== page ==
The new entrance to St Francis' Paupers' Cemetery in Carrick-on-Suir
The Bishop of Waterford & Lismore, Rev Victoria Lynch of the Church of Ireland and local clergy will lead an ecumenical service at St Francis Paupers’ Cemetery in Carrick-on-Suir at 3pm this Sunday, September 12 to mark the completion of the burial ground’s restoration.
The cemetery, located behind Clairin housing estate in Carrick-on-Suir, lay in a state of wilderness for over 90 years since the last burials took place there but it has been painstakingly restored over the past five years under the guidance of a local committee.
John Connolly of St Francis Paupers’ Cemetery Restoration Committee said the bodies of men, women, and children who had nothing in life and died in Carrick-on-Suir’s Workhouse and fever hospitals are buried in the cemetery.
Carrick Workhouse was situated where Treacy Park housing estate on the Clonmel Road now stands. Also buried there are the bodies of beggars, itinerants and misfortunates taken from the River Suir.
He recounted that Carrick-on-Suir was a different place in the mid-19th century. Poor sanitary conditions, open sewers and no running water all led to disease being rampant in the town.
Medical services to the workhouse were never adequate leading to some cases of mothers dying during childbirth, Overcrowding was a common feature of most Irish workhouses, which were mainly built before the Great Famine.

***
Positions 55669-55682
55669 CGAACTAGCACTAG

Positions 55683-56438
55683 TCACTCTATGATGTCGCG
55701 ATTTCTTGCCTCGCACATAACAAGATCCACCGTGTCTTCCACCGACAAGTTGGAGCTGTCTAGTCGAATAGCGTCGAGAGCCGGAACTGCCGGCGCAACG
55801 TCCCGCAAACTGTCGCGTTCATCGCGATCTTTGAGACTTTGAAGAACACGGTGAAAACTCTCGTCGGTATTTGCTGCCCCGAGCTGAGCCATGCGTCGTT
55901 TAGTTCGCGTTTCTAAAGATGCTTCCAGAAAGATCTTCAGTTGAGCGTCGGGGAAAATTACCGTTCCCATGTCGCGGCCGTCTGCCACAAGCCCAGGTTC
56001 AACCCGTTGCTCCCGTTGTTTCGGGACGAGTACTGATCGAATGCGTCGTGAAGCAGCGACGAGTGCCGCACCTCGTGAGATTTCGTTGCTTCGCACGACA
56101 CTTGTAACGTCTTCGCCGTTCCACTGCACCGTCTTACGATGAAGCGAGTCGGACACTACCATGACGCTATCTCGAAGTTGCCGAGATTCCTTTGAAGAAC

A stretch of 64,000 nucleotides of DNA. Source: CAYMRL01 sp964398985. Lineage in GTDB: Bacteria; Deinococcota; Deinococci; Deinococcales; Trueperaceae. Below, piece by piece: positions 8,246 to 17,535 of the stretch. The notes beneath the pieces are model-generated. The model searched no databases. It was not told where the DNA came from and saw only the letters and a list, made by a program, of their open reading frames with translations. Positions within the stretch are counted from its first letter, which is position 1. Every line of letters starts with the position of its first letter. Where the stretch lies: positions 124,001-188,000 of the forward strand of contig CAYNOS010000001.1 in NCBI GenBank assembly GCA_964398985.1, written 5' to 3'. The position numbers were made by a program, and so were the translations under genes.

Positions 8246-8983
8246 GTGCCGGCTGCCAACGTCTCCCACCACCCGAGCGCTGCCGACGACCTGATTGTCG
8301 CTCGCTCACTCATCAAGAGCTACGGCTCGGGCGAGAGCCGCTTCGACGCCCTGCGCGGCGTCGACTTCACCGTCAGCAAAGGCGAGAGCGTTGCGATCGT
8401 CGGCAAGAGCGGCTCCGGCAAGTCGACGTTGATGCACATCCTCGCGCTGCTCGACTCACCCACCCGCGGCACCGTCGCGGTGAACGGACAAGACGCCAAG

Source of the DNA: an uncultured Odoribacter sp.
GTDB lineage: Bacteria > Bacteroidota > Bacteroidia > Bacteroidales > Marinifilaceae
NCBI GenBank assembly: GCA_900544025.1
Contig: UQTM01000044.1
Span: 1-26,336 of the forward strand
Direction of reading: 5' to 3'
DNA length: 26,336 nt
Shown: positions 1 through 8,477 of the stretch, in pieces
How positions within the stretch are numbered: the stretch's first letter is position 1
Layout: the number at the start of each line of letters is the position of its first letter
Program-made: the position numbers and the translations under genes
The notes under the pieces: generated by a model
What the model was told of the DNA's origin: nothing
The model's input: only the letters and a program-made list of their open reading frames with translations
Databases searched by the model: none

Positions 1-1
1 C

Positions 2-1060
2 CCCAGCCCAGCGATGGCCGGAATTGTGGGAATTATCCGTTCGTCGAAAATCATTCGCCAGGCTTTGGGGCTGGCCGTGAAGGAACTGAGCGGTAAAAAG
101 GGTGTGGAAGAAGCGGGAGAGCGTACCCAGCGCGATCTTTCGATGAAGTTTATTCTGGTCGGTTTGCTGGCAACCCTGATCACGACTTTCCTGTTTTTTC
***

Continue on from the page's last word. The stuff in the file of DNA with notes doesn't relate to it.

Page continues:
Mr Connolly pointed out that any records kept of burials were destroyed in a fire at the workhouse in 1922. Before they began restoring the cemetery, the evidence of burials at the site was several mounds of clay all over the surface of the graveyard.
He said a decision was made to include as many old artefacts as possible from Carrick-on-Suir in the cemetery during the restoration project.
“The entrance pier caps came from the entrance piers to the Burke Asylum in the town (1868-1964). The gates were once the entrance gates to Kilkieran Cemetery at Skough near Carrick, which dates back 1,200 years ago and was the site of a monastery in the 9th century.
“The cemetery’s statue of St Joseph came from the former St Joseph’s Domestic Science School in the town (1891-1993). Some pieces of pitch pine timber salvaged from the roof of St Molleran’s Church were used to make a large cross and seat placed in the infants’ plot.
“The old original iron roof brackets which were made initially in Carrick many years ago and used to support the timber beams in the church roof, now form the legs of the seat in the plot.
“The centrepiece in the cemetery is the original iron cook pot used in Carrick Workhouse which was donated originally by the Quakers,” he continued.
“It fed many thousands of meals to the occupants from 1842 to 1922. A mixture of corn, beef and vegetables were cooked in the pot daily. The food was often watered down to keep costs at a minimum. Most of the workhouses in the country ran at a deficit because landowners and business people failed to pay their dues, which were used to run the workhouses.
“An iron cross was discovered during restoration, the only marking of the graveyard. This is now on its original concrete base and stands beside the cook pot.”
People attending the ecumenical service are asked to bring a fold away seat. There will be a collection to help defray the cost of the restoration. Current Covid guidelines will be in place. A booklet with interesting historical articles relating to the cemetery and its history will be available at the service.
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